Luther, the Blue Portal & the Pea-Green Coat Guy, Episode 4

 

by s. nicole böcek
Episode 1 | 2 | 3 | 4 | 5 | 6 | 7 | 8
2017 and 1536

We always hope that the last time we see someone isn’t the last time we see someone…

“Mom! I’m going out with Lacey,” Amber yells up the stairs.

There is a moment of silence and then footsteps on the steps as Mother comes down.

“Where are you going?” Mother asks.

Amber sighs. “To the mall. But her mom is stopping by their church first.”

Mother frowns a bit, “Isn’t her family Mormon?”

Amber nods.

“Are they going to their church for classes or teaching?

“No. I don’t think so.” Amber hopes her mother doesn’t stop the plan.

Mother sighs. “Well, alright. Just be home before lunch.”

Amber nods and tromps outside to meet her friend at the pond. After a few minutes, she arrives and sees Lacey waiting on the bench, tapping away at her phone. Amber stealthily sneaks up to her and grabs Lacey’s shoulders. Lacey yelps, dropping her phone. Laughing, Amber slides into the bench next to her friend.

“Filthy Hobbitses,” Lacey hisses good-naturedly, bending over and grabbing her phone.

“Ah, gets you every time,” Amber grins. “How’s life?”

Lacey smiles. “Great. But I’m just stuffed with cookies. I brought you some.” She hands Amber a sandwich bag with chocolate chip cookies.

“Wow. Thanks!” Amber starts eating one right away.

Lacey looks down at her phone and then out at the pond. “My mom made them for the church bake-sale. Mother’s really a good woman. And such a great person. Dad’s so pleased with her. I hope I’m half the woman she is when I grow up.”

Amber frowns, touching the edge of the bench with her fingertips.

Lacey continues to prattle on about everything her Mother did. Amber becomes uneasier by the second, especially when she hears the words, “I’m sure God is pleased with her as well.”

Luther’s words ring in her mind. “Not by works, but by grace. We are saved by grace alone.” Maybe I should say something.

But she does not know how to open the topic. “Oh,” Amber says instead, interrupting Lacey. “Have you studied for tomorrow’s chemistry test?”

Lacey rolls her eyes. “I tried. All I can remember is Zeff.”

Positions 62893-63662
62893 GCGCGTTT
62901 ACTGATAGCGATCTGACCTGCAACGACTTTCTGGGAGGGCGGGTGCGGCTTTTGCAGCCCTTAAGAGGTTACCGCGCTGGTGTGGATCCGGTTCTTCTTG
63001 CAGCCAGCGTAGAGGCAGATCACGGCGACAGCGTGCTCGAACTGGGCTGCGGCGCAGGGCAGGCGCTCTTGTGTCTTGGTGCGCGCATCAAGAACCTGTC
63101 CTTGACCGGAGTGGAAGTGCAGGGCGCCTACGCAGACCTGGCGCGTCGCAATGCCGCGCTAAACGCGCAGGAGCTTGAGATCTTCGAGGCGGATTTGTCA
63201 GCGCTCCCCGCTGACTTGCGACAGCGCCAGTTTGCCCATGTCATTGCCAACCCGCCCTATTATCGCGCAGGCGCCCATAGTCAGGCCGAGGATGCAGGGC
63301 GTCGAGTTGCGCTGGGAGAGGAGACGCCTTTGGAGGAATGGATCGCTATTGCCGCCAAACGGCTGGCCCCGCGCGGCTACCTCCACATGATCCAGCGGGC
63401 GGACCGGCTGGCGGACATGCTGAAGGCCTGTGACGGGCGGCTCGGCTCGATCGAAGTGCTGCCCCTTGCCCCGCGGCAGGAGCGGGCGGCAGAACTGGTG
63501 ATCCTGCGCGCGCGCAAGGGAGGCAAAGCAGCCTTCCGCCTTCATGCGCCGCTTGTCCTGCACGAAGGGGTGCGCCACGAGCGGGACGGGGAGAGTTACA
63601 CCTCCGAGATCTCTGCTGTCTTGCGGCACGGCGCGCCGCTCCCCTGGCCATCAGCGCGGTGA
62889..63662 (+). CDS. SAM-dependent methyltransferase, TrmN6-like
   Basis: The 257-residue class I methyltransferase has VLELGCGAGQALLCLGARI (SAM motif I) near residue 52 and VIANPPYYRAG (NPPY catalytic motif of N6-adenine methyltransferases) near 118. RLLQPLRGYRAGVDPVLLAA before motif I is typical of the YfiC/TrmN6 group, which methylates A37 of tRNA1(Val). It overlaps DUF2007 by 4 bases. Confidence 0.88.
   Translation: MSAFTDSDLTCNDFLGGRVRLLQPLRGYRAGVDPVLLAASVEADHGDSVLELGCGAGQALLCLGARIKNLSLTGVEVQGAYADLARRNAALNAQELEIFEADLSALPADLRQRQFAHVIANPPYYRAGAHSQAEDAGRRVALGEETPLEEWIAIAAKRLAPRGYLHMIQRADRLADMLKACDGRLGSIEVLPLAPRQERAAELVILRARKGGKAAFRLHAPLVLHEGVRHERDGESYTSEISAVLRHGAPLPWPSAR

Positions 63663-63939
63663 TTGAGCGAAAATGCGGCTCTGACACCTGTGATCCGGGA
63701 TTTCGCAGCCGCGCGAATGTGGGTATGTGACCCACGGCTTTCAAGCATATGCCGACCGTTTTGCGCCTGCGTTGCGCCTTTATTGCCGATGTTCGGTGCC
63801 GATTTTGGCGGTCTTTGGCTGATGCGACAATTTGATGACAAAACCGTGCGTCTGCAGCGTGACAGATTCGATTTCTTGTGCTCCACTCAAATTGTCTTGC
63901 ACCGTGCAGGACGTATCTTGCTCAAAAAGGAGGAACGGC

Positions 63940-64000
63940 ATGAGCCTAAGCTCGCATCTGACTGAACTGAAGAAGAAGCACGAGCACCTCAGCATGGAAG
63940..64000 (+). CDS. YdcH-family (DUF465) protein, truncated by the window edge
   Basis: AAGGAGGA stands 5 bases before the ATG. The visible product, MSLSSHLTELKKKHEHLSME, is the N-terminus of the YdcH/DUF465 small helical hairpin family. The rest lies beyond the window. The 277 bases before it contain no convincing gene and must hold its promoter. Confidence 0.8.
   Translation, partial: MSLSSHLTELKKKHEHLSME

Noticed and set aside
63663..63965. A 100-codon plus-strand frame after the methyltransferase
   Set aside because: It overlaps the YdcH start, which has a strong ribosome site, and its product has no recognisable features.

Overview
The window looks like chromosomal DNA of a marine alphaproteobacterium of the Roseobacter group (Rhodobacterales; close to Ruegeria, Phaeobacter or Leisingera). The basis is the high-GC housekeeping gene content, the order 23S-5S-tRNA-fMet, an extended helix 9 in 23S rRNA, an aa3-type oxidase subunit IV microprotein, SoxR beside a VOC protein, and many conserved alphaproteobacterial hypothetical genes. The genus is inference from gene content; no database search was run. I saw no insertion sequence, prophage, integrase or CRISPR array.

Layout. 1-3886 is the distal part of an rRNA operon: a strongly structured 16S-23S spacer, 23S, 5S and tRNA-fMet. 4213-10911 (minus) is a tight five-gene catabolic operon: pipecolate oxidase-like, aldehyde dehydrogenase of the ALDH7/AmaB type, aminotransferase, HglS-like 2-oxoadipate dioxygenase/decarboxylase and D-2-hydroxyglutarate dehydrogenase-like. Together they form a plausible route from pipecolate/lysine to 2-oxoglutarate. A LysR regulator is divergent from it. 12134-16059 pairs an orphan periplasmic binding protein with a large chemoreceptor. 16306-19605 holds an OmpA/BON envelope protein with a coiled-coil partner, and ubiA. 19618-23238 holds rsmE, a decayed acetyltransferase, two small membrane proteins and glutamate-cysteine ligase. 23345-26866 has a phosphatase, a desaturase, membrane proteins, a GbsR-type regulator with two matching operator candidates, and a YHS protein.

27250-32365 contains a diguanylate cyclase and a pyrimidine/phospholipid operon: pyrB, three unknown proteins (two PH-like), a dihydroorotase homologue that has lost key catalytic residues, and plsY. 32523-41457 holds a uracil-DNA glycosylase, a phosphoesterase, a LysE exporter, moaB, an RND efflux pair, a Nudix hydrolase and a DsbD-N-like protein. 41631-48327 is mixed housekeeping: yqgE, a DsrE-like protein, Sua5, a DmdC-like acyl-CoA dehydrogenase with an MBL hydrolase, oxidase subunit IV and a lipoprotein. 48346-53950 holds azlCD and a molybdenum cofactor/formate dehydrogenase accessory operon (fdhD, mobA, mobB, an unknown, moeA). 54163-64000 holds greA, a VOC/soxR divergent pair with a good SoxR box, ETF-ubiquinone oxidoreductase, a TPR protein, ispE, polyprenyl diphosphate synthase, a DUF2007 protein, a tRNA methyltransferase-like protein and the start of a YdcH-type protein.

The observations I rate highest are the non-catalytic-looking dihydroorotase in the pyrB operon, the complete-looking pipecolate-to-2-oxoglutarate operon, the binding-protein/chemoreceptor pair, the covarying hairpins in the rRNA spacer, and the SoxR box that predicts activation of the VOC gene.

(Zeff)

“Ugh, you’re really stuck on that word, aren’t you?” Amber snorts, remembering her science class.

 

“So what? It’s cool! It sounds sci-fi and futuristic and stuff like that!”

“Yeah, sure.”

Lacey’s mother honks the car horn and the girls climb into the back of their car. The trip to the mall is shadowed by Amber’s fearful silence about God. But gabby Lacey hardly even notices Amber’s silence. She has so much to say about other things. When they arrive home, Amber opens the car door.

“See you later, sneaky booger,” Lacey snickers.

Amber smiles and runs up the front steps.

She’s been waiting for this moment for so long now. At least when she’s time-traveling she doesn’t feel so guilty.

Going into the garage, she checks herself to make sure her clothes are normal, and then she twists the date 1536 onto the watch.

The blue portal surrounds her. This time she feels an electric buzz, and then nothing. Amber opens her eyes in the midst of falling forward. She squeals and catches herself against a door. There’s shuffling inside the room and then the door opens.

The man opening the door has a long beard and is wearing a funny hat and a long, fur-lined cloak. His eyes widen.

“I saw an ethereal glow under my door,” he whispers, “and then you knocked on my door.” His gaze roams around and then settling on Amber’s watch. “Like that blue light! What is that bracelet?”

Amber’s eyes widen. Say something! Say something! Her gaze roams into the room and she sees a bunch of papers on the desk. “Oh!” she hurries over to the papers. “Are you a writer?”

The man looks surprised for a second and then walks over to her. “Yes, I am.”

Amber looks at the papers, almost choking on her breath when she saw the name on the front page. John Calvin!

“John Calvin? The reformer?”

“Yes, I suppose I am trying to reform things. Though that is a strange word to use.”

Amber’s mind races as she looks down at the papers. Jesus. Augustine. Luther. Now Calvin! “What are you writing?”

“I am writing The Institutes of the Christian Religion,” Calvin replies, brushing his fingertips over the papers. “What’s your name, child?”

Institutes. Calvin’s Institutes…Dad always talked about those.

“Oh. Sorry. I’m Amber.” They shake hands and smile at each other.

Amber’s eyes return to the papers. “May I ask? What are they about?” Amber tilts her head a bit.

“Well…” Calvin looks down at the desk, “It’s everything about being a Christian.”

“You’ve got a lot of papers here. So, can you summarize it? Like Institutes for Dummies or something like that.”

“For dummies? Oh. Are you learning disabled?” He tipped his head and studied her, then with a laugh added. “I see. Simple terms. Okay, then. Let’s put it this way. The gospel is not a doctrine of the tongue, but of life. It cannot be grasped by reason and memory only, but it is fully understood when it possesses the whole soul and penetrates to the inner recesses of the heart.”

Amber nods, her interest piqued. The gospel should possess the whole soul and heart.